The baton man takes a final bow, for now

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Conductor Leonard Weiss… “It’s a challenge and an opportunity to convey a composition in a new way and I think it’s great when musicians embrace a young conductor.” Photo: Holly Treadaway

FOR the past few years, whenever there’s been a classical music concert in Canberra, it’s been a fair bet Leonard Weiss was conducting it.

The list is almost ridiculous and he has, at times, simultaneously picked up the baton for up to six orchestras at a time, not least the National Capital Orchestra, Canberra Youth Orchestra, the Qwire, the ANU Choral Society, Canberra Choral Society, the Canberra Sinfonia, Musica da Camera, the Maruki Community Orchestra, Dramatic Productions and ensembles from Canberra Grammar School, where he’s been teaching.

Now at the ripe age of 26, Weiss is doing what his supporters have been advising him to do for years – heading overseas to study conducting.

After a gruelling audition round in Baltimore in late February, he’s been accepted into the famous Peabody Institute of the Johns Hopkins University in that city, where he will undertake a two-year master’s course under the watchful eye of super-conductor Marin Alsop.

“I’ve spent some years figuring it out while conducting here,” Weiss says, explaining that the Peabody and Johns Hopkins University, famous for its medical research, have established “a kind of a funny synergy or funny union”. 

Peabody is the oldest music conservatorium in the US, while Johns Hopkins is famous for its medical research, but together they’ve embarked on a project where music is seen holistically. Oddly, he adds, founding fathers George Peabody and Johns Hopkins were born in the same year, 1795.

The brilliant Alsop is on the faculty at Peabody, but is also artistic director of the Baltimore Symphony Orchestra and the São Paulo State Symphony Orchestra. She has been announced as chief conductor designate of the Vienna Radio Symphony Orchestra, the first woman appointed to that role.

Baltimore’s super-conductor Marin Alsop. Photo: Grant Leighton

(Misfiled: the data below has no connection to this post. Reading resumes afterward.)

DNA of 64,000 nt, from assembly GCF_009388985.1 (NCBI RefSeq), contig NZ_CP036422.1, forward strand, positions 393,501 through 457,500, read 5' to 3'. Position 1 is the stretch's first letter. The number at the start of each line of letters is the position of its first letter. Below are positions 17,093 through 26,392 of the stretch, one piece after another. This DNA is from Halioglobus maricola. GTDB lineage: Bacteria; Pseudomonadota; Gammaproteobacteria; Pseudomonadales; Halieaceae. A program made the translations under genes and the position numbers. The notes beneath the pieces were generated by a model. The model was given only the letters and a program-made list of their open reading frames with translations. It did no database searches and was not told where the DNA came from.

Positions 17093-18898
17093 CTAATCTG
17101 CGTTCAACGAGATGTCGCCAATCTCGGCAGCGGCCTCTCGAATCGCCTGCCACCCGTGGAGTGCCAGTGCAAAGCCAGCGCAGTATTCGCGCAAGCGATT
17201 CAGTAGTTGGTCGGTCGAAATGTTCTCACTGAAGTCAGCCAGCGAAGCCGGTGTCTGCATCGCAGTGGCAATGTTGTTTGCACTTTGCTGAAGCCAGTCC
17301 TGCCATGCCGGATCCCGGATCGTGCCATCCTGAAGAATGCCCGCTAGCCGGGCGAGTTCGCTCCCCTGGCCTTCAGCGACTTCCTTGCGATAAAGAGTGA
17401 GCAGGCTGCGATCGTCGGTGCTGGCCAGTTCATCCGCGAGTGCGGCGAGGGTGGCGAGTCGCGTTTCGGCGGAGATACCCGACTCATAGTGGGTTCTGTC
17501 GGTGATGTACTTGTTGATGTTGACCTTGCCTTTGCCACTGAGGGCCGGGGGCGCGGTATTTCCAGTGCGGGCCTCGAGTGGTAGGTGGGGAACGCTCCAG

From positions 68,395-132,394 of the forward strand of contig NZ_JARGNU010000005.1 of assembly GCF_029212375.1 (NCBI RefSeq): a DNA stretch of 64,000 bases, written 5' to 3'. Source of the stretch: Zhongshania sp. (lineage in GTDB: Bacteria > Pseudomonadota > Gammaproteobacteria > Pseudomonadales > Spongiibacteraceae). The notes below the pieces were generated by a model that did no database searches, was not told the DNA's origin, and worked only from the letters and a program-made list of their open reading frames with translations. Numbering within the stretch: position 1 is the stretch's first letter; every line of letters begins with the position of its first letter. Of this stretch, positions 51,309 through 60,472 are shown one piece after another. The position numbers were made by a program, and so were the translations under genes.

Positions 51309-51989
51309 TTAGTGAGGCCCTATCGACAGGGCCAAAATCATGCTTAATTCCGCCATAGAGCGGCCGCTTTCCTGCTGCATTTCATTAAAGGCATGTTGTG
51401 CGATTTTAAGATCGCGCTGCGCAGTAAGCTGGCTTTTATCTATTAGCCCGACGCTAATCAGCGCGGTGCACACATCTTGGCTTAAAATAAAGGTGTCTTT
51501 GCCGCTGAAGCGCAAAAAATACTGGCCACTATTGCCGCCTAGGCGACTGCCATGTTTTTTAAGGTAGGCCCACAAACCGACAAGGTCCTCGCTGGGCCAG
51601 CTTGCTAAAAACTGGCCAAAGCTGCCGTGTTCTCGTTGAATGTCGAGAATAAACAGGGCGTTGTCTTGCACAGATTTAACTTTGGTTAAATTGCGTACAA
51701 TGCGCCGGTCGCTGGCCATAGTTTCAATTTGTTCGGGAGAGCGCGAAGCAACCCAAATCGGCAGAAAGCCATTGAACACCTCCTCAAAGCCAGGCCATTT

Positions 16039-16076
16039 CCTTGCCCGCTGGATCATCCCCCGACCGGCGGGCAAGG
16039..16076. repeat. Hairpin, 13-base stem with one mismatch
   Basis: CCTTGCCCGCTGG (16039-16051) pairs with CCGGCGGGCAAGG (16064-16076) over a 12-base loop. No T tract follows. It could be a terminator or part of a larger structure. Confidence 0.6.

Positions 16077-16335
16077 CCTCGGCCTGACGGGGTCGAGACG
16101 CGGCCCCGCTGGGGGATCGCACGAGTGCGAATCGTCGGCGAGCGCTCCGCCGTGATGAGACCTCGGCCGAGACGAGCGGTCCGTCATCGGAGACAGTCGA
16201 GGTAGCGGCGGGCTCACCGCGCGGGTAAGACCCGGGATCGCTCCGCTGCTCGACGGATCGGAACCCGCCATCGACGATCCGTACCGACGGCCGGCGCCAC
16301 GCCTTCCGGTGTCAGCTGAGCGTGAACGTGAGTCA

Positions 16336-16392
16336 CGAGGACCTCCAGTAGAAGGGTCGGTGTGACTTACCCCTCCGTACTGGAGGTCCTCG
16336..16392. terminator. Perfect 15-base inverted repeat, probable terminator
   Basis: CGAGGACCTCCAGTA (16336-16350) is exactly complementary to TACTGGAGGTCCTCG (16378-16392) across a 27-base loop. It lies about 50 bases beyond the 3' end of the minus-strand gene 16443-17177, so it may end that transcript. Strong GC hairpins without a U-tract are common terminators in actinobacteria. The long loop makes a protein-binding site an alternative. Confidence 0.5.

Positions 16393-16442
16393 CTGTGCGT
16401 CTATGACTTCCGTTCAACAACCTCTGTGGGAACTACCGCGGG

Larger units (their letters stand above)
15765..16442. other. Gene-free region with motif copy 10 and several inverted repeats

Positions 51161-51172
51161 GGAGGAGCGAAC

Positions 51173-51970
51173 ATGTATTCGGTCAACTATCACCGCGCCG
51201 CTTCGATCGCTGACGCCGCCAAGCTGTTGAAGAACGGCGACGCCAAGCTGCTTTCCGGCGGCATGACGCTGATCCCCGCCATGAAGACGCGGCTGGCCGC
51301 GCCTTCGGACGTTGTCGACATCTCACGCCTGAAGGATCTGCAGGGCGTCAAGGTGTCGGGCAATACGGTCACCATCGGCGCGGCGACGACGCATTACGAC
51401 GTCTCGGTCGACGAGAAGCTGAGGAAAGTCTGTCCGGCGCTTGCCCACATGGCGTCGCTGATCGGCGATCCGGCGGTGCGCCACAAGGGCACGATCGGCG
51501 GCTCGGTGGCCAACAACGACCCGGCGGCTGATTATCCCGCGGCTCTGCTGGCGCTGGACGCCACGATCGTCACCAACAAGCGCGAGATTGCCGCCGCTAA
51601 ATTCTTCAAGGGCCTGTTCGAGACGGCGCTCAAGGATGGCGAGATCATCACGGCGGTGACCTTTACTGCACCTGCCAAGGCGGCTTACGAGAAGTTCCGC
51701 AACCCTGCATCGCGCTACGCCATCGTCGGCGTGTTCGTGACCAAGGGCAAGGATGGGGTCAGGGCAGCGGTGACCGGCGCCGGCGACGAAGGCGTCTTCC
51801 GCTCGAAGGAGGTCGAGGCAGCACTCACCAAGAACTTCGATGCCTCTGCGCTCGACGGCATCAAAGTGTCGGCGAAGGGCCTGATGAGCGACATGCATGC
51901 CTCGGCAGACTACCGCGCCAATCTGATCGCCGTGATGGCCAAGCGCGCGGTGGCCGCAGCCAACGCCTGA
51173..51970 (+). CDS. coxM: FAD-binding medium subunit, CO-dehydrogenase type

“She’s challenging, someone really worth studying with,” Weiss says. “She’s known for her integrity and astuteness… of course, I knew of her, but I first met her at the audition.”

You’ve got to give it to Weiss. For such a young musician, he’s game.

Describing the audition as “terrifying”, he says he was required to conduct two pieces in the first round, where 31 would-be conductors were put through their paces. 

For the second round, down to 17, he had to conduct Mahler’s Symphony No. 4 and Beethoven’s Fifth, as well as Leonore Overture No. 3, also by Beethoven. He was one of just five eventually selected.

Notified of the audition in early January, Weiss only had a few weeks to prepare, but he’d participated in the Tasmanian Symphony Orchestra’s Australian Conducting Academy over two consecutive summers, so had learnt to expect the unexpected.

“For four or five years now people have been saying I should pursue further studies… Now I’ve got enough under my belt and I’m confident enough to walk into an orchestra, such a wonderful vibe.”

But inevitably some people, including some family members, have been asking him: “Why do you need to do a course? You already do this”.

“The answer is that I need to have someone technically scrutinising my work,” he says. 

“Also I want to find out how other conductors get musicians to do what they ask – and to devote 12 hours a day to conducting will be sensational… the faculty at Peabody is incredible, it will push my musicality.”

So what, we ask, does a conductor actually do?

Most musicians, he admits, can play a piece on their own as they’ve probably played the work many times before and they’ll judge a conductor in the first minutes. But over the years of watching other people do it, Weiss can confidently say that it’s not just waving your arms around.

“It’s a challenge and an opportunity to convey a composition in a new way and I think it’s great when musicians embrace a young conductor,” he says.

“I particularly like to reach out to new composers… you never know what a piece will sound like until you play it.”

One of the most exciting things for him recently was to conduct Michael Dooley’s new 39-minute composition, “Piano Concerto No. 1”.

“Imagine, to be the first person to play it with the composer in the room, what an amazing experience!”

Weiss has been easing out of his various musical directorships over the last half year and his final concert before heading to Baltimore will be on August 3. 

He’ll be conducting Respighi’s “Pines of Rome” with the National Capital Orchestra, where his eagerness to conduct the late Italian composers had become a bit of a running joke.

“Every year I pitched it to them and they said: ‘No, it’s too hard’,” he says; so Weiss was astonished when the orchestra suggested it to him.

Also on the bill will be “Harold in Italy” by Berlioz, with Lucy Carrigy-Ryan playing the viola and a new work, “Images of Obsession: 0236”, by upbeat young guitarist and composer studying at ANU, Dante Clavijo. 

As for conductors being domineering, he’s against it, saying: “Conducting is facilitating the best for your musicians. You have to have a vision, you have to know the music, but you don’t have to be dictatorial.”

“Pines of Rome”, Llewellyn Hall, 7.30pm, Saturday, August 3. Book at  premier.ticketek.com.au. Pre-concert talk by composer Dante Clavijo, 6.45pm.

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